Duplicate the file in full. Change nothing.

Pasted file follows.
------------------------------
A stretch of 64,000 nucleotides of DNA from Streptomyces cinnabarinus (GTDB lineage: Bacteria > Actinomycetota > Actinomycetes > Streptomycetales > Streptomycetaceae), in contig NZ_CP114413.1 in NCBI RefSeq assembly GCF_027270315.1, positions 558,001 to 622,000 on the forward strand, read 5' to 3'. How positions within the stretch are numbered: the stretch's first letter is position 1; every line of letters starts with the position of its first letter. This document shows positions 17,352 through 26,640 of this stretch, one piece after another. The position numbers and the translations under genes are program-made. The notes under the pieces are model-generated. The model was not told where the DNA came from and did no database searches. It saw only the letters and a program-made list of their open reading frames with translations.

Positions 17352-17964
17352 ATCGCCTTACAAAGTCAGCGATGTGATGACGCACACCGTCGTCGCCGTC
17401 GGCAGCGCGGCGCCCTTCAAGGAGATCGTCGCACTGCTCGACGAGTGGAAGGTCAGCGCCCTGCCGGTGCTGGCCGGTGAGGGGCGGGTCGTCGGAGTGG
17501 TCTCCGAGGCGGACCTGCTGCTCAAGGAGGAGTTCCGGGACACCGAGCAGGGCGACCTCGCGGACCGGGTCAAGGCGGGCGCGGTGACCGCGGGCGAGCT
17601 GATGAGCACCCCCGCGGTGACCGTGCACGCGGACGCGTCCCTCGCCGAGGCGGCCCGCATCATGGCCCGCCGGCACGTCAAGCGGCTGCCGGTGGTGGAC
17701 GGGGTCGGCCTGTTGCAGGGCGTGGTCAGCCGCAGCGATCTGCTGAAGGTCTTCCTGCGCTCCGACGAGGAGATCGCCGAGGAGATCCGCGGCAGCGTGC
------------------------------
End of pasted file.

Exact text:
A stretch of 64,000 nucleotides of DNA from Streptomyces cinnabarinus (GTDB lineage: Bacteria > Actinomycetota > Actinomycetes > Streptomycetales > Streptomycetaceae), in contig NZ_CP114413.1 in NCBI RefSeq assembly GCF_027270315.1, positions 558,001 to 622,000 on the forward strand, read 5' to 3'. How positions within the stretch are numbered: the stretch's first letter is position 1; every line of letters starts with the position of its first letter. This document shows positions 17,352 through 26,640 of this stretch, one piece after another. The position numbers and the translations under genes are program-made. The notes under the pieces are model-generated. The model was not told where the DNA came from and did no database searches. It saw only the letters and a program-made list of their open reading frames with translations.

Positions 17352-17964
17352 ATCGCCTTACAAAGTCAGCGATGTGATGACGCACACCGTCGTCGCCGTC
17401 GGCAGCGCGGCGCCCTTCAAGGAGATCGTCGCACTGCTCGACGAGTGGAAGGTCAGCGCCCTGCCGGTGCTGGCCGGTGAGGGGCGGGTCGTCGGAGTGG
17501 TCTCCGAGGCGGACCTGCTGCTCAAGGAGGAGTTCCGGGACACCGAGCAGGGCGACCTCGCGGACCGGGTCAAGGCGGGCGCGGTGACCGCGGGCGAGCT
17601 GATGAGCACCCCCGCGGTGACCGTGCACGCGGACGCGTCCCTCGCCGAGGCGGCCCGCATCATGGCCCGCCGGCACGTCAAGCGGCTGCCGGTGGTGGAC
17701 GGGGTCGGCCTGTTGCAGGGCGTGGTCAGCCGCAGCGATCTGCTGAAGGTCTTCCTGCGCTCCGACGAGGAGATCGCCGAGGAGATCCGCGGCAGCGTGC